4. 24 Frames (Abbas Kiarostami)
Passing away at the age of 76 last summer, Abbas Kiarostami was one of our greatest directors. The Iranian filmmaker was able to extract the essence of the human soul throughout his career, leaving behind a number of essential films. For his last work, he directed the experimental project 24 Frames, which is a collection of four-and-half-minute films that takes inspiration from still images, including paintings and his own photographs. “I always wonder to what extent the artist aims to depict the reality of a scene. Painters capture only one frame of reality and nothing before or after it. For the 24 Frames I decided to use the photos I had taken through the years,” Kiarostami said when it comes to his final film. “I included 4’30” of what I imagined might have taken place before or after each image that I had captured.”
3. Let the Sunshine In (Claire Denis)
A rare film that we didn’t even know was going to exist at the start of the year, Claire Denis is back with a new drama starring Juliette Binoche, Gérard Depardieu, and Xavier Beauvois. Set to open Directors’ Fortnight, the film is adapted from Roland Barthes‘ A Lover’s Discourse: Fragments, which deconstructs the language of love. Directors’ Fortnight Artistic director Edouard Waintrop says of the film, “What touched us is that it marks a radical change in tone for Claire Denis. We like it when filmmakers try something new.” With that mighty curious statement, we’ll find out the results soon considering its opening night slot.
2. Wonderstruck (Todd Haynes)
Being that he usually takes as much as five years in between projects, it seems like we don’t deserve another film from Todd Haynes this soon. However, after making perhaps the best work of his career with Carol, he quickly segued to Wonderstruck, an adaptation by Hugo author Brian Selznick, which tells a story that oscillates between two deaf children: Ben, a boy in Minnesota, circa 1977, dealing with the death of his mother; and Rose, a girl in New Jersey, circa 1927, who ventures to New York to meet her idol, an actress named Lillian Mayhew. An ambitious undertaking, as half of the movie plays out like a silent film, the project starring Julianne Moore, Michelle Williams, as well as newcomers Millicent Simmonds and Jaden Michael, premieres early in the festival and will hopefully set the bar.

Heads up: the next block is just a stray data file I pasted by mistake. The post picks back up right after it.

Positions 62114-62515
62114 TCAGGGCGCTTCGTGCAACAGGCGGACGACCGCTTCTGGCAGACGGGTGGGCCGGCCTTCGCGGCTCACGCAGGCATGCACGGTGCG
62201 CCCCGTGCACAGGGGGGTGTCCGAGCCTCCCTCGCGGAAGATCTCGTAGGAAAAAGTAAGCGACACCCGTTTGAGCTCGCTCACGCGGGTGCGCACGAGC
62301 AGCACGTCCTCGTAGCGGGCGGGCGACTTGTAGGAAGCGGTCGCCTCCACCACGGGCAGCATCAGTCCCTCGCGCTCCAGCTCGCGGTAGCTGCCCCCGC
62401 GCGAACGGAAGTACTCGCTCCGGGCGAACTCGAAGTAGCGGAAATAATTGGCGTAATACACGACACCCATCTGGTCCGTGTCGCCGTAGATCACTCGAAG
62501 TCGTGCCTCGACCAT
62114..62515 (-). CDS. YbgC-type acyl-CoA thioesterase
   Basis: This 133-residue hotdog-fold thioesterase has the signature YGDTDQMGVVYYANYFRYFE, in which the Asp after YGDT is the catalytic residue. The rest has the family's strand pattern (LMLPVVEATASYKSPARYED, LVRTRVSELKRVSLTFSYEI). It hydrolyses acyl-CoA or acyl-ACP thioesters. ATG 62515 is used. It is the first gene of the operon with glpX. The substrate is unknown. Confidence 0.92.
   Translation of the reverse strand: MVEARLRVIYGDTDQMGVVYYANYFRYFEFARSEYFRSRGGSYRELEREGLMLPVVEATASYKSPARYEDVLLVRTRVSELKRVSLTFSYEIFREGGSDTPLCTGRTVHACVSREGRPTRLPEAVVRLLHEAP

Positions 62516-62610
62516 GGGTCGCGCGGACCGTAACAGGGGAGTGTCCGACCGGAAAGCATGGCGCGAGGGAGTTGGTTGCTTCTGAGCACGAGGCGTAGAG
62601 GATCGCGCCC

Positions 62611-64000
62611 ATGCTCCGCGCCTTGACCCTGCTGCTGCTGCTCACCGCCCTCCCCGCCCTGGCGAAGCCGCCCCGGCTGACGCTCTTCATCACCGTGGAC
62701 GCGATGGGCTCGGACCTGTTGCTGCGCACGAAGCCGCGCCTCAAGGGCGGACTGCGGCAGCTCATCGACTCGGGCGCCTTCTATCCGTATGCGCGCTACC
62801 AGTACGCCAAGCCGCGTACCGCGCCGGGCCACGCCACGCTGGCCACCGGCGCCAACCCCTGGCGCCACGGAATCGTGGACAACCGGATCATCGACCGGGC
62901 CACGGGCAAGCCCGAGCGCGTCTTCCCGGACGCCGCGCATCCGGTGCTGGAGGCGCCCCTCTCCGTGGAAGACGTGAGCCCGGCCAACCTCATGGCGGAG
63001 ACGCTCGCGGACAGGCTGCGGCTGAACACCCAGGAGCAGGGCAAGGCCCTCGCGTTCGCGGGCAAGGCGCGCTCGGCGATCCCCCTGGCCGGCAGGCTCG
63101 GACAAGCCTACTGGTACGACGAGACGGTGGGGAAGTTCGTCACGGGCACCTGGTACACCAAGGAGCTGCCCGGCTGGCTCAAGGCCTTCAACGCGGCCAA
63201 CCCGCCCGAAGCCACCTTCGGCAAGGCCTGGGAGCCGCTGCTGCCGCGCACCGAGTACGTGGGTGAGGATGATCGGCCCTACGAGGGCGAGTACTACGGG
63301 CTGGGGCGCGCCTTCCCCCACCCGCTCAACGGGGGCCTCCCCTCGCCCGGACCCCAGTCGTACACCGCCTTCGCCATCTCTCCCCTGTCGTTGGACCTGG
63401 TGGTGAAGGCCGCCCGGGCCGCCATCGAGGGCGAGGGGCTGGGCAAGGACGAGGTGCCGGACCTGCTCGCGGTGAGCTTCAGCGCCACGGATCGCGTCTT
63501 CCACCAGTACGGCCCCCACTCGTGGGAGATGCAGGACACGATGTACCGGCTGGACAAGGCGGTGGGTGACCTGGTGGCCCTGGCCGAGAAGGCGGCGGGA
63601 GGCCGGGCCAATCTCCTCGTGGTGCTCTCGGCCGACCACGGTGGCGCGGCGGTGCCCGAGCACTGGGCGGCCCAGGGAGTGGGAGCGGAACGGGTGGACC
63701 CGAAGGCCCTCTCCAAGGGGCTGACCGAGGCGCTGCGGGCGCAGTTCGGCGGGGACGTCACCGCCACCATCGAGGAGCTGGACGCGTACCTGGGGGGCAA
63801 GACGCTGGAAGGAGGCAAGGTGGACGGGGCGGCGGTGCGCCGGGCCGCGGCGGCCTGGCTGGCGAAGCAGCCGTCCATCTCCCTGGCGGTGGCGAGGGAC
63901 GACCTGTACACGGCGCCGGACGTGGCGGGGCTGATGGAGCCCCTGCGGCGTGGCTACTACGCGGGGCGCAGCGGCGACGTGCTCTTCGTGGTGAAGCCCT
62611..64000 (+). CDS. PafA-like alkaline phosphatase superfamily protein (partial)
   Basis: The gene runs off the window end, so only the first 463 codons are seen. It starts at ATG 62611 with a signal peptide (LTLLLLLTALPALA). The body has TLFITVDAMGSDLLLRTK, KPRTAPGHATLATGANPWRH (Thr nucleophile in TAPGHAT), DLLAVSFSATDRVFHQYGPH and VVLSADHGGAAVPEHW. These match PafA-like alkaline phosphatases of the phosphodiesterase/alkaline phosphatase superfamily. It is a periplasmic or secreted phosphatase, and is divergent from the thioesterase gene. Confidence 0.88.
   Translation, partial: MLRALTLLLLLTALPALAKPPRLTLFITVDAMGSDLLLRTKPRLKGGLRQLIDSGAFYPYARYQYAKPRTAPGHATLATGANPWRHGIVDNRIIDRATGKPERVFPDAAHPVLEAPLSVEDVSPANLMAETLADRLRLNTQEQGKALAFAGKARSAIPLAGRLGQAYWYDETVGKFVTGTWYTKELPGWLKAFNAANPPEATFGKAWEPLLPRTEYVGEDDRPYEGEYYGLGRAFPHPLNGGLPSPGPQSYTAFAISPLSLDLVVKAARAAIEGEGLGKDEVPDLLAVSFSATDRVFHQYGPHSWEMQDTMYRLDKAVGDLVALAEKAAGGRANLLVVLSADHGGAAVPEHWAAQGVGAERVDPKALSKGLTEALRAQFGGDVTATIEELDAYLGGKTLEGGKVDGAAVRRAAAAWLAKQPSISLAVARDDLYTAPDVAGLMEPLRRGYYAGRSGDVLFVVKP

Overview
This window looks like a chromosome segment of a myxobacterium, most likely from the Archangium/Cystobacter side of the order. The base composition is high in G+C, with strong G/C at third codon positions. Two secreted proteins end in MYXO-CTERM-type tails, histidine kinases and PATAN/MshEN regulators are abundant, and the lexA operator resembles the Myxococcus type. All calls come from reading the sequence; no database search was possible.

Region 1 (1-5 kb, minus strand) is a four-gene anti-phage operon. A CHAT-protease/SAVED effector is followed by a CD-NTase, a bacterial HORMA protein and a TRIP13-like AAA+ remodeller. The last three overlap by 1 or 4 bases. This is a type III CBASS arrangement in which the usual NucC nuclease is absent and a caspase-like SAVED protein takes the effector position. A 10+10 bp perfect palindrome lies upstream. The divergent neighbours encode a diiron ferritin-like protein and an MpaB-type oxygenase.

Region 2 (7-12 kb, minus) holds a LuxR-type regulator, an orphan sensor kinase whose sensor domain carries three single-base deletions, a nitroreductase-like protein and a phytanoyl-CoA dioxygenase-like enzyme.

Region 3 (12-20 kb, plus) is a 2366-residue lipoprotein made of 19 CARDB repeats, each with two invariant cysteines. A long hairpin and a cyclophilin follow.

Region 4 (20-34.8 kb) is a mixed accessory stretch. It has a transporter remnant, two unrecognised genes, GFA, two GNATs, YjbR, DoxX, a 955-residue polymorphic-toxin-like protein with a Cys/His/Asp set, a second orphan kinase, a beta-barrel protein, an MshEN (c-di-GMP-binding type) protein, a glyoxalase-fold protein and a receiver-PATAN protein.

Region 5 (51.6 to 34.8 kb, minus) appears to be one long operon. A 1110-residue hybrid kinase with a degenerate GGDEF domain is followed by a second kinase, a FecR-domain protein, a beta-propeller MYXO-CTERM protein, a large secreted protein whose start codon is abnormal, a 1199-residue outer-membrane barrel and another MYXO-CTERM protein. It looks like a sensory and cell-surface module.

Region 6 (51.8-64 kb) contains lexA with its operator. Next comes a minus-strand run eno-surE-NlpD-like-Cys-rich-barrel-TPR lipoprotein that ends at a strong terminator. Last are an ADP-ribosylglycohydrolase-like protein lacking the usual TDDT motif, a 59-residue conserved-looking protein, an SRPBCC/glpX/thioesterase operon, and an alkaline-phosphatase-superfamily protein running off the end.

1. Happy End (Michael Haneke)
With only the description “a snapshot from the life of a bourgeois European family,” details are spare when it comes to Michael Haneke‘s next film, but his name alone brings the utmost anticipation. Add in the ensemble (including Isabelle Huppert and Jean-Louis Trintignant), the sure-to-be ironic title of Happy End, and the first still which looks like it could be from a Hollywood comedy, and we simply can’t wait to see what the Austrian director has up his sleeves.
It’s rare for one to go to a film festival and only catch up on restored classics, but Cannes also offers that. In terms of premieres, there’s also new films from Barbet Schroeder, André Téchiné, Vanessa Redgrave, Eugene Jarecki, Claude Lanzmann, François Ozon, Takashi Miike, Naomi Kawase, Sergei Loznitsa, Jonas Carpignano, and Michel Franco, as well as an intriguing Cary Grant documentary. Lastly, when it comes to television, they’ll be showing off some of Twin Peaks, but after it already airs in the United States, as well as Jane Campion’s second season of Top of the Lake.